Warriors for Peace (Les Guerrières de la Paix) is a documentary that aspires to unbiasedly tell the story of a grassroots Israeli movement, Women Wage Peace, fighting for peace within the Israeli-Palestinian conflict. It’s a short movie about women, as it paces between them at each side of the conflict, telling their stories in an attempt to humanise a half a century long strife. The documentary was made by French directors Hanna Assouline and Jessica Bertaux and was screened by the Unicef student team, which also provided an after-movie discussion with one of the protagonists of the documentary, Noa.
Noa is an Israeli student at the University of Amsterdam, whose close friendship with Palestinian Yara was told about in the documentary. Noa and Yara met through the movement, initially exchanging emails and then finally seeing each other at the march hosted by Women Wage Peace in Jericho. They were among the thousands of Israeli and Palestinian women who marched together with the apolitical request of a peace agreement among the two nations. The movement, in essence, challenges the long believed social and religious norms implying that women should stay home. Instead, it seeks to awaken public consciousness and create discussion of peace among politicians and civilians. After the 2014 Gaza War tens of thousands of women decided to take action, recognising the violence and terror in which their children were growing up in.
On a very basic level, as said by orthodox Jewish women Michal, the movement acknowledges the presence of the other and claims that when they choose to kill each other, Palestinians and Israeli are also killing the history and culture of both people, creating in its place a society of terror. The conflict itself is a long, complicated and sensitive one and discussions often end in a competition about who is more victimised by the conflict. The documentary does not intent to give an answer to any such question, instead trying to query the question the answer to which is war. One way in which it attempts to do so is by sharing the story of Yara’s mother decision to support peace. It narrates a ghastly night that the Palestinian woman spent in the ICU with her ill son, alongside an Israeli woman and her ill son. When the morning arrived, the Israeli’s woman son had not made the night, while Yara’s brother survived. The woman describes how in such a situation contested land is not something that she was thinking about. In the ICU unit, there were only two women, two mothers consummated by the love for their children and the grief of their loss.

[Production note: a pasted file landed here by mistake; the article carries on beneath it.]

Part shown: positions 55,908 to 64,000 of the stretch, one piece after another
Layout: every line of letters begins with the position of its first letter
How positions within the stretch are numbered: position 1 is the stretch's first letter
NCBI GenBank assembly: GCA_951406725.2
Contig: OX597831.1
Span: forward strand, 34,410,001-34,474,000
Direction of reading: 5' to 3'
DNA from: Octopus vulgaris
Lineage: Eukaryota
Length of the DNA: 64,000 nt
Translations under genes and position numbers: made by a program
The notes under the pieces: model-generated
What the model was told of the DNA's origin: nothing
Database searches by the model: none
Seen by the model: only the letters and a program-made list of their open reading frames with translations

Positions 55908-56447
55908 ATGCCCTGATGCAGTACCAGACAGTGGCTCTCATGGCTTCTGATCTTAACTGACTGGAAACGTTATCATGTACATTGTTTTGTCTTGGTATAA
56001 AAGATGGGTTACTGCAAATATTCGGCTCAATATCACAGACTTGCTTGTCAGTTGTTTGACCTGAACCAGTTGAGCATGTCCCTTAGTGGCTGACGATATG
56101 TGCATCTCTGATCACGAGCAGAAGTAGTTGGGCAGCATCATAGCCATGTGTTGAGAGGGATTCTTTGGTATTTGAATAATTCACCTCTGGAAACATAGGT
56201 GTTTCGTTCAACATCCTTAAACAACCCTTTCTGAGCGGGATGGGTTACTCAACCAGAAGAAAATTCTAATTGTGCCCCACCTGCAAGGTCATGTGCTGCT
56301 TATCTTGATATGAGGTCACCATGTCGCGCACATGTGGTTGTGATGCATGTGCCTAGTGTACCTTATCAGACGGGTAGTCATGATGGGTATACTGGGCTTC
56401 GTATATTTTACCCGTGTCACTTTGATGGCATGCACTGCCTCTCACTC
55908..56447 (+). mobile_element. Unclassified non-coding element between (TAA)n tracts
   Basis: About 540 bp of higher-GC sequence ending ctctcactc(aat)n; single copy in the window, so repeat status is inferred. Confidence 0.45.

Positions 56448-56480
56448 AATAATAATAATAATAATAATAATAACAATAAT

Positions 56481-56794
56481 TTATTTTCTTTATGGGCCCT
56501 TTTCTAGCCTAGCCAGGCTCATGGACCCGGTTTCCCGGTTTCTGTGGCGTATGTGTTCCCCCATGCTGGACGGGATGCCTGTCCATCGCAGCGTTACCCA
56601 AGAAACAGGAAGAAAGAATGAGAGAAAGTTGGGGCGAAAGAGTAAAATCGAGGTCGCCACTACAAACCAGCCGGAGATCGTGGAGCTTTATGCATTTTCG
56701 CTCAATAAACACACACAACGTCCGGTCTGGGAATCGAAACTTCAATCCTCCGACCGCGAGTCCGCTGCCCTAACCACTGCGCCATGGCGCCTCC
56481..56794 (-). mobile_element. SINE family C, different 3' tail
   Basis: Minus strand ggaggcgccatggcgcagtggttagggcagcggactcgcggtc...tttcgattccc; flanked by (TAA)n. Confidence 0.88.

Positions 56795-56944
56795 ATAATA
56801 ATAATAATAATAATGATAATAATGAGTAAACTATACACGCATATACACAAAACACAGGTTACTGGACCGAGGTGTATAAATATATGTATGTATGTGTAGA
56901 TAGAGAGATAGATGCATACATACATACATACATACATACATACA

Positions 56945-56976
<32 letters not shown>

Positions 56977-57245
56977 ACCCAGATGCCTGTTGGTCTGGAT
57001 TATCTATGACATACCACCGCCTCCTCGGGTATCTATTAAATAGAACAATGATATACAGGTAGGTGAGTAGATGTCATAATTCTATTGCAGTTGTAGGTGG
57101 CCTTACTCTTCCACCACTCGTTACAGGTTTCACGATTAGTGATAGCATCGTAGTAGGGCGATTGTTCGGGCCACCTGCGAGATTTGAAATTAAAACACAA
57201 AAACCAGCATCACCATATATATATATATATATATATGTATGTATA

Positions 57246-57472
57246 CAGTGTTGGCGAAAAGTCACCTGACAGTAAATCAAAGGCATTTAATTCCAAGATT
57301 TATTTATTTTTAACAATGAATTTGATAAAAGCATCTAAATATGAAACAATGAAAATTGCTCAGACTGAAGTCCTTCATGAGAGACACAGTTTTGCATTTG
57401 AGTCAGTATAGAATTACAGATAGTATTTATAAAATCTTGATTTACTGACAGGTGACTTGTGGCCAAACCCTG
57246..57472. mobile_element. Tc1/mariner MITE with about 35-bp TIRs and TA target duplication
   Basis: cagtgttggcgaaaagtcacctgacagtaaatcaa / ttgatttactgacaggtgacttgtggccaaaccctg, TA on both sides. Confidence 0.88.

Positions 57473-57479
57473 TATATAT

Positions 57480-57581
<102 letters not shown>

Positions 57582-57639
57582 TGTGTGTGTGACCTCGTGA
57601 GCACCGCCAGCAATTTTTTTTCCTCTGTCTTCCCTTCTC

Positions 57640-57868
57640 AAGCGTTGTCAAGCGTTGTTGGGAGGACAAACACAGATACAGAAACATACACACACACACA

In the ICU unit, there were only two women, two mothers consummated by the love for their children and the grief of their loss.
Women being women is the thread uniting the stories told in the documentary, whether it be friendships separated by the institutional inability to leave one’s land and the historic push to do so or the decision to push for peace caused by being stabbed by the adversary. What the conflict has undoubtedly and exclusively seen thus far is men fighting each other. As such, this movement, be it naive and idealistic, grows as a response to the actions of men and it requests the involvement of women, to create a better life for people from both nations.
Is the criticism warranted?
The movement is however not exempt from criticism. The apoliticality of the movement itself is questioned, as seeking solutions to the conflict is not really a prerogative. Noa herself has doubts about the movement’s naivety and lack of solutions proposed. However, the most important goal being accomplished is to create platforms for discussions, she claims. As such, she also stands with the movement’s choice never to use the word “occupation” when referring to the state of Israel’s presence in the Middle East. When the goal is to change people’s perspective by providing them with more knowledge, starting by letting them know that their entire world view is incorrect is not productive. Instead, it is useful to provide understanding to create understanding and empathy. Lastly, Noa discussed why she chose to leave Israel and come to Amsterdam while still feeling the strong need to push for the betterment of the situation in her country. “It is the most comfortable thing to stay within your own political bubble of being right, but that doesn’t change anything.” she claimed. What truly matters is expanding your circles to people who haven’t had the means or privilege to have such a discussion in the first place.
Cover: Eddie and Carolina Stigson